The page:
Summary: The procurement and sourcing of food seems to be a straightforward business. This ranges from produce grown on farms around the world to products manufactured in our home towns. Eventually, these food products make their way into grocery stores, fast food outlets, and restaurants, and become options for our daily choices. Our daily food choices have significant consequences on our long-term health and wellbeing. Although this seems like a simple process, our behaviours around food choices are complex and driven by a myriad of psychosocial, economic and physical factors. The options for food change across our diverse urban neighbourhoods and rural towns, but also between individuals, who are further limited by religion, dietary restrictions, finances, mobility, taste preferences, and time. Join us as we discuss the complexities of measuring and understanding in what way different populations experience food environments and the implications of food behaviours on health and well-being.
Please forward a title, abstract (max. 250 words), and author information directly to Michael Widener email@example.com by September 26.
Agroecology: the science, practice, and social movements across farming landscapes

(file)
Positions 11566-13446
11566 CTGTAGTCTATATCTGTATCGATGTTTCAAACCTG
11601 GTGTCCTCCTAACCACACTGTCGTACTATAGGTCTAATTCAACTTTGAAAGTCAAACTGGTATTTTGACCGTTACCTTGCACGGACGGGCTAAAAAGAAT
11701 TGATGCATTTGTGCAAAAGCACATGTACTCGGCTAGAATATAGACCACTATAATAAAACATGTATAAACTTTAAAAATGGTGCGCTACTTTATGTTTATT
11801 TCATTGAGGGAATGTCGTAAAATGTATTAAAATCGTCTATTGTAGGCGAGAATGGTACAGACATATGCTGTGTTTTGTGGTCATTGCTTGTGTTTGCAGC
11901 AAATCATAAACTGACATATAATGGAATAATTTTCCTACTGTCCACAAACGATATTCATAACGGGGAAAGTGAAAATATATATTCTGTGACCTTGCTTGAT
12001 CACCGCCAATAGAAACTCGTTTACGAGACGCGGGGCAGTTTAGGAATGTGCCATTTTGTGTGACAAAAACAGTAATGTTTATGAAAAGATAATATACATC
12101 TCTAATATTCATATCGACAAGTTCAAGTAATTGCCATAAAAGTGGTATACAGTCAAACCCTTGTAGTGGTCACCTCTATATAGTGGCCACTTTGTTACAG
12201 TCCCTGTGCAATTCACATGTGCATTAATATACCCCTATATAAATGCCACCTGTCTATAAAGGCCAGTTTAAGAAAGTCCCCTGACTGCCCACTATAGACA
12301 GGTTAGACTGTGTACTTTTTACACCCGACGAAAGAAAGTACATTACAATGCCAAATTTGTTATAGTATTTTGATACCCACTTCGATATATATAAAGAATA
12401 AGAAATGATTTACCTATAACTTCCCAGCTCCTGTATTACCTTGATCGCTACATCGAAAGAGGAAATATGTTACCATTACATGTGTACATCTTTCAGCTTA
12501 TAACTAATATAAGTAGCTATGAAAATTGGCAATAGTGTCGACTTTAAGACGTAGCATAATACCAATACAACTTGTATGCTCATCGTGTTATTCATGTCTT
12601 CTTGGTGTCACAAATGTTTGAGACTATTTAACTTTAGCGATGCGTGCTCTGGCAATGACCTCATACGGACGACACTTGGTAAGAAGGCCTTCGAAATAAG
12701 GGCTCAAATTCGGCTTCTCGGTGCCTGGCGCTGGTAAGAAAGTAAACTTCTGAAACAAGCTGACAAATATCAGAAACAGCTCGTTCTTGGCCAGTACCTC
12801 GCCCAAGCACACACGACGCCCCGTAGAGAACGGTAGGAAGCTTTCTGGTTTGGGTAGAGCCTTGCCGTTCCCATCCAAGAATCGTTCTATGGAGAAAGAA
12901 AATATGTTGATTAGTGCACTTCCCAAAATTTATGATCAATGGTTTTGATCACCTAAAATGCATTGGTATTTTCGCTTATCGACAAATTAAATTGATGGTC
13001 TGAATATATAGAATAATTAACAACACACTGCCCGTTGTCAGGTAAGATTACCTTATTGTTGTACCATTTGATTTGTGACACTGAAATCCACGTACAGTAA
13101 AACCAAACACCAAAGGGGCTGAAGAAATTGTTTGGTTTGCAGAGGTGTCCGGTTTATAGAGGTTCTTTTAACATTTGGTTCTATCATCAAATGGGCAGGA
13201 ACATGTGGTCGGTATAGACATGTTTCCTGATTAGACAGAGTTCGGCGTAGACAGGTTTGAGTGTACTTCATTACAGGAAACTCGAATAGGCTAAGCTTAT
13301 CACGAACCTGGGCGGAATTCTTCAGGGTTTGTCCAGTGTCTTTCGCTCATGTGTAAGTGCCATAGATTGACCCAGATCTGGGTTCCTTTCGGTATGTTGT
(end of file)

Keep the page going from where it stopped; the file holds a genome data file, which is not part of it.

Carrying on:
Summary: Widespread adoption of intensified agriculture, particularly within the last century, has had startling repercussions on earth system processes, farmer autonomy and food sovereignty. In response, farmers, social movement organizations, and institutions are exploring diverse pathways to more sustainable agri-food systems. This session will explore how agroecology, which broadly encompasses a multitude of tools, movements and mindsets within alternative agricultural systems, strives to simultaneously support local economies, biodiversity, ecological resilience and social justice. This session will bring together physical and social science researchers who are commonly motivated towards understanding and supporting agroecology; appreciating interdisciplinary theory and methodology required to study the soil, plants and the human communities intertwined in these alternative agricultural systems across different scales, regions and landscapes.